Three things to watch from Aron Baynes in the 2017/18 NBA season

Aron Baynes has a new home.

After spending the past two seasons playing with the Detroit Pistons, Baynes signed a one year, $4.3 million (USD) contract with the Boston Celtics this offseason. In a news cycle littered with trailblazing announcements from the more publicised Australians in the NBA, Baynes’ arrival in Boston was one of the more unheralded player movements during July.

Baynes has the chance to contribute for a franchise that dreams of returning to the NBA Finals. There is a clear role available on this revamped roster, as Baynes could even become a regular starter for the first time in his NBA career. The Australian started Boston’s first preseason game on Tuesday morning, playing 18 minutes, as he recorded 10 points, 5 rebounds (2 offensive), 3 assists, 1 steal and 1 block in the Celtics’ 94-82 win (recap).

Today, we continue our Aussies in the NBA Wish List series by looking at how Baynes can make his first season in Beantown a success. If you have missed any of our previous instalments (Matthew Dellavedova, Joe InglesThon MakerBen Simmons and Dante Exum), please check them out.

1. Do the little things

With Boston short on frontcourt options, Baynes should receive regular rotation minutes on a bona fide contender. This represents a welcome change after he was stuck behind Andre Drummond on a floundering Pistons team. While his surrounds have changed, the Celtics will be hoping Baynes’ mindset remains exactly the same.

Baynes’ blue-collar game is a perfect fit for this Boston team. With Kyrie Irving and Gordon Hayward leading things on the perimeter, Boston needs an interior presence who complements Al Horford.

The former Atlanta Hawk will be a focal point for Brad Stevens’ offence. He is being paid a maximum contract because of his diverse offensive arsenal. Baynes’ talents are almost the exact opposite of Horford, and funnily enough, that is his competitive advantage on this Celtics roster. Counting measures have never defined Baynes’ NBA career and that won’t be changing anytime soon. He has formed an NBA career from being a professional irritant, something we routinely saw during his two-year stint in Detroit.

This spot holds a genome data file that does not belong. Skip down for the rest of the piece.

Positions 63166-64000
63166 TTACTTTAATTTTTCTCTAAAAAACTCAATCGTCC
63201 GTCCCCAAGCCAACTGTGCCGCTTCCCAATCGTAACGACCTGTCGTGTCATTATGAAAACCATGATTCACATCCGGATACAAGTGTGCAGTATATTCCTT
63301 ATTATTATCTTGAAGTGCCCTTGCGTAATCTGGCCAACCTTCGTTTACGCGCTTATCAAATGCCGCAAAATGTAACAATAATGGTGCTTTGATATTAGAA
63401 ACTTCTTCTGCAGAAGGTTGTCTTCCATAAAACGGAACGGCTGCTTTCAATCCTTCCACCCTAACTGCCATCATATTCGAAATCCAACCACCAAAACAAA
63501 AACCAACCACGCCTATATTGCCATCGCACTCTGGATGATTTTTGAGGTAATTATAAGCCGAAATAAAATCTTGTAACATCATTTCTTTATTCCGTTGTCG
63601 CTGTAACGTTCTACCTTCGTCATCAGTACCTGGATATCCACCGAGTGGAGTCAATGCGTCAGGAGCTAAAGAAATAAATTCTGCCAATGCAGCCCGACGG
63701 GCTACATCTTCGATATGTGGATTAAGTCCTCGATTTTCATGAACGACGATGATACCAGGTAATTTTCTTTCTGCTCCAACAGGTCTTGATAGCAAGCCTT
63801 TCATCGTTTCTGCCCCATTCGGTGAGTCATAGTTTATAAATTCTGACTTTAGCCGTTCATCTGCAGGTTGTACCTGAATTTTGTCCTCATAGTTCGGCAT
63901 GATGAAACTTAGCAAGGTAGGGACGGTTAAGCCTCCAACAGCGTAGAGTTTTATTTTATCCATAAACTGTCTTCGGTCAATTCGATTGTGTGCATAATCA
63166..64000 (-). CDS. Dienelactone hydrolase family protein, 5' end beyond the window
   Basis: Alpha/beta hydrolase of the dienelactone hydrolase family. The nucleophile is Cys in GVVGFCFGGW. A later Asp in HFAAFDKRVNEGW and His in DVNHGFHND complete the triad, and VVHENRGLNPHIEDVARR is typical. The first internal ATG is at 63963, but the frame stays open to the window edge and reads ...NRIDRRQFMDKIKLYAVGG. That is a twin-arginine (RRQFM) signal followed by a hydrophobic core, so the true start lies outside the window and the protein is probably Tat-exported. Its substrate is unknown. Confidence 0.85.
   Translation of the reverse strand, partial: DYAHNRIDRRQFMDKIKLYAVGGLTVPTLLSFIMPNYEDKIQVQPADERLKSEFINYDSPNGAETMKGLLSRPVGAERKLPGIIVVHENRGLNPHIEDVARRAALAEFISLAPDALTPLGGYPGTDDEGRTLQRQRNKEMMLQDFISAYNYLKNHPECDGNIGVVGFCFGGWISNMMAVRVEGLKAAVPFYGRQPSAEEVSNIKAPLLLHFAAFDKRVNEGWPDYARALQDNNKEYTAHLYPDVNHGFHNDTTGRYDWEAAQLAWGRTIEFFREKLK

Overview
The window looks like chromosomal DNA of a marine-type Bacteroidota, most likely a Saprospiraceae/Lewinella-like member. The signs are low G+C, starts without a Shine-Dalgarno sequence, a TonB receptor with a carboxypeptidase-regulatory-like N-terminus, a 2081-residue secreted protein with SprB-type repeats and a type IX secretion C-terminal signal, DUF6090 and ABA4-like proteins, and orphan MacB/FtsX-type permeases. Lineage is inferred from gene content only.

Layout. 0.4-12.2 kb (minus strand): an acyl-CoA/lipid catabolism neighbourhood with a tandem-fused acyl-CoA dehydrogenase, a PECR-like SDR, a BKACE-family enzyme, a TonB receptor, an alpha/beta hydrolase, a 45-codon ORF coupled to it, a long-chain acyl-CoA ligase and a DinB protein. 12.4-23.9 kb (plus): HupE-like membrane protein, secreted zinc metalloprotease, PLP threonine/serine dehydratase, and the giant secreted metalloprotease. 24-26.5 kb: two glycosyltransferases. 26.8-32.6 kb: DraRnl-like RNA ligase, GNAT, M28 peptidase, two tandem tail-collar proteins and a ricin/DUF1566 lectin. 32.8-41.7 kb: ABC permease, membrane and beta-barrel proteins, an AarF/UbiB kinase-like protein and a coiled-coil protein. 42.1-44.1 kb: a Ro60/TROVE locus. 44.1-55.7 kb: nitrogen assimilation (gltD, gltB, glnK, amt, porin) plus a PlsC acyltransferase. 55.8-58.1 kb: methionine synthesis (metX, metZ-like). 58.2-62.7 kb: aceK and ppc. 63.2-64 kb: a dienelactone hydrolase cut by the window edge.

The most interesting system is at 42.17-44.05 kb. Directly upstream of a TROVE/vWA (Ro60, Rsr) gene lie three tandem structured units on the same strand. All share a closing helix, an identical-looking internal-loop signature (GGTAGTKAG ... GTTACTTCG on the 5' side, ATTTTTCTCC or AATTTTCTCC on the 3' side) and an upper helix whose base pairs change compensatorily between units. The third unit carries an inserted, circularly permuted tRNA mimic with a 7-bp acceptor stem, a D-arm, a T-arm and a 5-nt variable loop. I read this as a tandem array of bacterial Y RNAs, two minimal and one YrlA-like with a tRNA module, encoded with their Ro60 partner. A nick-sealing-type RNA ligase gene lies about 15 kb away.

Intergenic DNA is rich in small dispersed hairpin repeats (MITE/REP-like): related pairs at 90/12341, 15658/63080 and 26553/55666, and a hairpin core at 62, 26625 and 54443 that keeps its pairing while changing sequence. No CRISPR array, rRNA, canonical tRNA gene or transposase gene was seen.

From the moment he steps on the court, Baynes is a physical force who is willing to sacrifice his interests for that of the team. The Australian clearly has his limitations, especially given the NBA’s small ball revolution, but excels in the subtle areas that underpin his value. One such example is his ability to set those wonderfully illegal screens that frustrate the living hell out of opposition sides.

His big frame is thrown around like a battering ram, clearing out opposition defenders and opening crevices for his teammates. Here are two examples from his time in Detroit (credit SB Nation for the videos).

 

Baynes created all the space required and was impactful in each bucket, all without even touching the basketball, and herein lies his worth. He doesn’t need the basketball to make an impact, and that ability could prove invaluable this season. Baynes’ low-usage, no-nonsense game is a great complement within a Celtics starting line-up that will include three All-Stars.